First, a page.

The Persistence of Misogyny

SuffragettesIt has been fashionable for as long as I can remember for bitter males, along with a few reactionary female allies, to claim that the feminist movement not only succeeded in eliminating the traditional gender power structure, but inverted it too. Women, they complain, are now on top, occupying the positions of privilege formerly reserved for men, while the latter, thanks to affirmative action and male-bashing, are reduced to the status of persecuted victim.

Never mind the impressive blinders one must sport in order to ignore the systemic discrimination women still face, such as a persistent pay gap and chronic underrepresentation in both government and corporate hierarchies. It is not even particularly hard to find misogyny of the non-systemic, consciously promoted variety, as in this month’s horrific assassination attempt by the Taliban in Pakistan against fourteen-year-old Malala Yousafzai who dared to speak out for girls’ education, or, just this week in Israel, Rabbi Shlomo Aviner opining that it is not “modest” and therefore forbidden for women to stand for election to the Knesset.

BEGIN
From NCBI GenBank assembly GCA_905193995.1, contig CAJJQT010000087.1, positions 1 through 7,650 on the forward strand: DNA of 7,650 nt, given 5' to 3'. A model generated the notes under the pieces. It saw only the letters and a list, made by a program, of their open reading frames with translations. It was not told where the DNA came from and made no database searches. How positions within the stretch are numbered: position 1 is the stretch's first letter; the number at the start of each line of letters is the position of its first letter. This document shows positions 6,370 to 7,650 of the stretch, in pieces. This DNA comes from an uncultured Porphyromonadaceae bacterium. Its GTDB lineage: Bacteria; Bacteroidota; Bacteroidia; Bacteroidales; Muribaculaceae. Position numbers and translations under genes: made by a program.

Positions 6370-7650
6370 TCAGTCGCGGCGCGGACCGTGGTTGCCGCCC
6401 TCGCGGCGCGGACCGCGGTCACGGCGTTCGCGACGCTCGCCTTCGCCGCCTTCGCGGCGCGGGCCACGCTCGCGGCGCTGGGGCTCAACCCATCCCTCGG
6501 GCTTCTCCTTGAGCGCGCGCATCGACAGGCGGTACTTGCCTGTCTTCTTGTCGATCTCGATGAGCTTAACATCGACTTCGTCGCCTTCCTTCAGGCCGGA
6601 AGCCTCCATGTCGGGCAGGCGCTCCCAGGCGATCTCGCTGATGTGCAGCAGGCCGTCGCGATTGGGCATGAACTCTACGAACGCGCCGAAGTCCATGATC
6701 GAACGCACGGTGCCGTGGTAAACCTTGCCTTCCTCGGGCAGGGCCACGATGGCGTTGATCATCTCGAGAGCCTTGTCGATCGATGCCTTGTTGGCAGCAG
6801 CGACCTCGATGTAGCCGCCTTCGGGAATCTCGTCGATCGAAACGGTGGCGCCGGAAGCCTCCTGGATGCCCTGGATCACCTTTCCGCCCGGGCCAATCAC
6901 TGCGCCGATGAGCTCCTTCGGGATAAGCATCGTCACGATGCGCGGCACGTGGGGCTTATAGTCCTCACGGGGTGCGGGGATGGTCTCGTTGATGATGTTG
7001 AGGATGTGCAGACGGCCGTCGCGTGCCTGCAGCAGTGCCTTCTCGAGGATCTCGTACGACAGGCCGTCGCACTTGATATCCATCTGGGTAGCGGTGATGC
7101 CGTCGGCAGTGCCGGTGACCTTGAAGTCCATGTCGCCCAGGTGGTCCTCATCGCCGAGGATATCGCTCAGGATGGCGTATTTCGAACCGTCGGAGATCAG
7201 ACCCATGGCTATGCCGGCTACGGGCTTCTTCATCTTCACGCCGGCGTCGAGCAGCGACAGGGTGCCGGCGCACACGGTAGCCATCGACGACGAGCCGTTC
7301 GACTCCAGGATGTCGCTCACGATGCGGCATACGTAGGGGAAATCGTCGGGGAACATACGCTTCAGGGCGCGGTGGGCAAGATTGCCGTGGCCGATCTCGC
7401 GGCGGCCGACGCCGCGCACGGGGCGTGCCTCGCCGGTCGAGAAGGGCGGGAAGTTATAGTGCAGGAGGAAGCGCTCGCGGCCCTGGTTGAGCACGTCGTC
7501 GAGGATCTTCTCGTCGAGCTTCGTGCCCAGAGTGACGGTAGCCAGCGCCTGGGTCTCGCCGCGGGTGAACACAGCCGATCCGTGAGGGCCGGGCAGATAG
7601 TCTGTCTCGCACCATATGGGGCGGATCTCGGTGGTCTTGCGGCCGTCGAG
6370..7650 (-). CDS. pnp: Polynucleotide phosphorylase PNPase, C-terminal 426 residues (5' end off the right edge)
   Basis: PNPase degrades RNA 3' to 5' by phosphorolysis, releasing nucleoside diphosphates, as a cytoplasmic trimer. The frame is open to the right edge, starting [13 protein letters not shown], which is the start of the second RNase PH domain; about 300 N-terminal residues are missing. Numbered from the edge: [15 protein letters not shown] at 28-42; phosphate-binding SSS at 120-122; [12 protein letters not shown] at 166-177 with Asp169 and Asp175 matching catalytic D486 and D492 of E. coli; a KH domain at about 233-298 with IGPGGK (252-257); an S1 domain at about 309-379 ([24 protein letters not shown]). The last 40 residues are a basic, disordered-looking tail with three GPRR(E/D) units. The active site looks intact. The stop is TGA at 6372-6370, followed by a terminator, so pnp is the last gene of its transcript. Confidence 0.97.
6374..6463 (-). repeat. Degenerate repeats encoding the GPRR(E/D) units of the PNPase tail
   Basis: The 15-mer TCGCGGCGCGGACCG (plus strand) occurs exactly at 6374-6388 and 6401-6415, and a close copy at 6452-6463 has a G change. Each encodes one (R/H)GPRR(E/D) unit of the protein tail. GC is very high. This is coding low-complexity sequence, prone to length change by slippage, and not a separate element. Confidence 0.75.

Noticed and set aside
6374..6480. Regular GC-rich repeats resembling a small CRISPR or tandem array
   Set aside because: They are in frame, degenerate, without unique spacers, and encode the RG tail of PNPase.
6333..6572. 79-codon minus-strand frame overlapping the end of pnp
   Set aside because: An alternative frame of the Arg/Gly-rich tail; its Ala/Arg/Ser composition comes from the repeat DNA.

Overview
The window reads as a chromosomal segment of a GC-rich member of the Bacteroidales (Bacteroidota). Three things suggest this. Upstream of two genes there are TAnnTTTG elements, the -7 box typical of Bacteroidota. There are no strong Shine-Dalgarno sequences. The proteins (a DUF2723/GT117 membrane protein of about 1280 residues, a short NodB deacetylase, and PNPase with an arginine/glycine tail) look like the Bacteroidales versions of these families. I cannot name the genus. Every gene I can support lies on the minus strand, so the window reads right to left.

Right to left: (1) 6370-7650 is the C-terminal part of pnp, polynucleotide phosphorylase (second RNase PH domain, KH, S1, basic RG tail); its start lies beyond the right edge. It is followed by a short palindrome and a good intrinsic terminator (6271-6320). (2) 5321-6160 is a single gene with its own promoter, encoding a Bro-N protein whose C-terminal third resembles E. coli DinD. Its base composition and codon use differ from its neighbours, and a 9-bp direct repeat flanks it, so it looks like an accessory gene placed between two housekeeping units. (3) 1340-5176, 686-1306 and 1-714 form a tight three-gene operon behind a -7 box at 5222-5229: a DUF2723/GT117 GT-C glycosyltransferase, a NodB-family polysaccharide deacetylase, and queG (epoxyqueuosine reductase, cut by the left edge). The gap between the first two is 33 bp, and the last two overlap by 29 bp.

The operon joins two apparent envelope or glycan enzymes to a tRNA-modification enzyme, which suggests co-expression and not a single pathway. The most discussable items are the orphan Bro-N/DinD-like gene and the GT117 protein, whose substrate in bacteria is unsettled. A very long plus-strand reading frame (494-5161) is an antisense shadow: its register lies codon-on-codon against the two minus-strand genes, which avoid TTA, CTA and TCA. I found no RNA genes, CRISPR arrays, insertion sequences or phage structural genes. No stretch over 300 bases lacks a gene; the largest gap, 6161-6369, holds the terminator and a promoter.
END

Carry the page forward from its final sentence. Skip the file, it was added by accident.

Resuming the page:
But these events are halfway around the world. What is happening closer to home?

Here in North America, the misogyny du jour usually finds itself not far removed from the issue of abortion. Thankfully in Canada, even with a Conservative majority, our Parliamentarians had enough sense to reject an underhanded attempt to ban abortion by redefining the point at which life begins.